Are RPs geared up to deal with inquests?

Posted: 3rd July 2024 Fiona Underwood, Executive Chair, Altair and Samantha Grix, Partner, Devonshires,

Inquests often make headlines and when Registered Providers (RPs) are involved, the spotlight is on the condition of housing and service provision. This scrutiny brings significant legal, regulatory and reputational risk so effective management and mitigation is imperative.

The untimely death of a customer is always tragic and the distress this causes for staff and/or other customers should not be underestimated. While RPs are usually well set up to deal with the emotional impact of an untimely death, the practical side is all too often dealt with haphazardly and without policies and procedures to guide staff. This chaotic approach increases risks and should be a priority for governance and regulatory teams.

Common challenges we see arising out of inquests are as follows:

  1. Knowing who to escalate to when an untimely death occurs

In the event a customer passes away in what is perceived to be an untimely manner (this being not due to natural causes) and where their housing/support was central to the circumstances, this should be escalated to a senior member of staff. Failure to do so can result in the loss of key information and data, which creates risk.

  1. Correspondence from the Coroner

Failure by staff to pass enquiries from the Coroner to the correct person within the organisation is something we see a lot. It can frustrate the Coroner and compress timelines for complying with the request which puts pressure on the organisation.

  1. Reviewing the circumstances

An immediate investigation/review of the circumstances leading up to the death is crucial. It should include reviewing the RPs records and speaking to relevant people. This should be undertaken as soon as possible after notification.

Where serious failures are suspected, consideration should be given to outsourcing the review to an independent organisation so that an objective and skilled review can be undertaken. This approach has proven very effective in mitigating risk of negative findings for many of our RP clients.

  1. Communications and PR

When instances become public, it is essential to manage communications with the public, stakeholders, staff and residents. Consideration should be given to the capacity of in-house communications teams and whether to utilise specialist communications agencies to support the delivery of appropriate messaging to mitigate reputational damage.


The risks

The risks we refer to throughout this article are fourfold.

The first relates to a Prevention of Future Death report (PFD) being made by the Coroner where they think a similar death could occur again due to a failure by the RP. This is a published report and is something the Regulator will want to know about. As such, by determining the extent of the issues and implementing recommendations to resolve them before the inquest takes place, RPs can mitigate and often prevent the need for the Coroner to make a PFD.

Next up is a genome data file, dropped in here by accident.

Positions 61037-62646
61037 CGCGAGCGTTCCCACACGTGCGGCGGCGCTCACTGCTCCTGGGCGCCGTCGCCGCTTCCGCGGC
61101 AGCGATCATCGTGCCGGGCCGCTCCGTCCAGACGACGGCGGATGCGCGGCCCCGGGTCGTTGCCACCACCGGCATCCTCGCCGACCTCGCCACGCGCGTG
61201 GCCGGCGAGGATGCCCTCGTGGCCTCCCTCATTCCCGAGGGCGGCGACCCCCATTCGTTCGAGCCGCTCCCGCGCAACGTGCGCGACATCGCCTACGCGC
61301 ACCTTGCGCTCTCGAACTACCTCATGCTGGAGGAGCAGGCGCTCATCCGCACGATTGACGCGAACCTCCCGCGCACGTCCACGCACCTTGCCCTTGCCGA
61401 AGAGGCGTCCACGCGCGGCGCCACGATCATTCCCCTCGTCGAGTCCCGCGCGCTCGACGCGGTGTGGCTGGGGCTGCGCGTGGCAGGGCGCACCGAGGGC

Where the circumstances leading to the death present a breach of any of the Standards, consideration of a self-referral to the Regulator will need to given, and they will decide if action is necessary. Where there is concern of serious failures, it is far better to be transparent with the Regulator than wait for them to read about the issues in the news. The recently launched revised consumer standards set a robust expectation to self-refer to the Regulator on all material issues that relate to non-compliance or potential non-compliance with the standards.

Where there is evidence of neglect, for example, RPs risk being subject to civil proceedings. This is usually something that occurs after the inquest as next of kin will wait to see what evidence comes out of it before deciding if there is a claim.

Finally, RPs need to consider the reputation risk. This is something that needs to be handled carefully and with third party advice at times where there is a lot of media interest. Ensuring accurate and sensitive information is provided can help protect the organisation’s reputation.


I have been representing RPs in inquests for going on 15 years and the same challenges come up time and again. I think this is because they happen so infrequently (thankfully) so staff aren’t familiar with how to deal with them. However, the risks of not being prepared are high and my best advice for RPs is to ensure that they have a policy and procedure for dealing with untimely deaths and that matters are dealt with efficiently upon becoming aware of an untimely death. This will mitigate the risks and allow the appropriate people to coordinate the action plan.

Samantha Grix, Partner at Devonshires 

Having been involved in investigations that have been referred on to the Coroner’s office, it is crucial to have an independent view of the issues and to identify where opportunities may have been missed and lessons that can be learned. Investigations have to be undertaken with complete confidentiality and sensitivity while thoroughly addressing the core issues. Working closely with other professionals ensures all avenues are explored and risks mitigated.

Fiona Underwood, Executive Chair, Altair


Register your interest for our seminars: “Proactive Preparedness: Ensuring Compliance and Best Practise for Inquests”

We plan on running a series of three in-person regional seminars in the latter part of the year to discuss the challenges of inquests. These seminars will feature shared experiences from those who have dealt with inquests within their organisations and offer strategies to mitigate risk. We will also have guest speakers to provide diverse insights and perspectives.

If you are interested in attending, please register your interest using this link:

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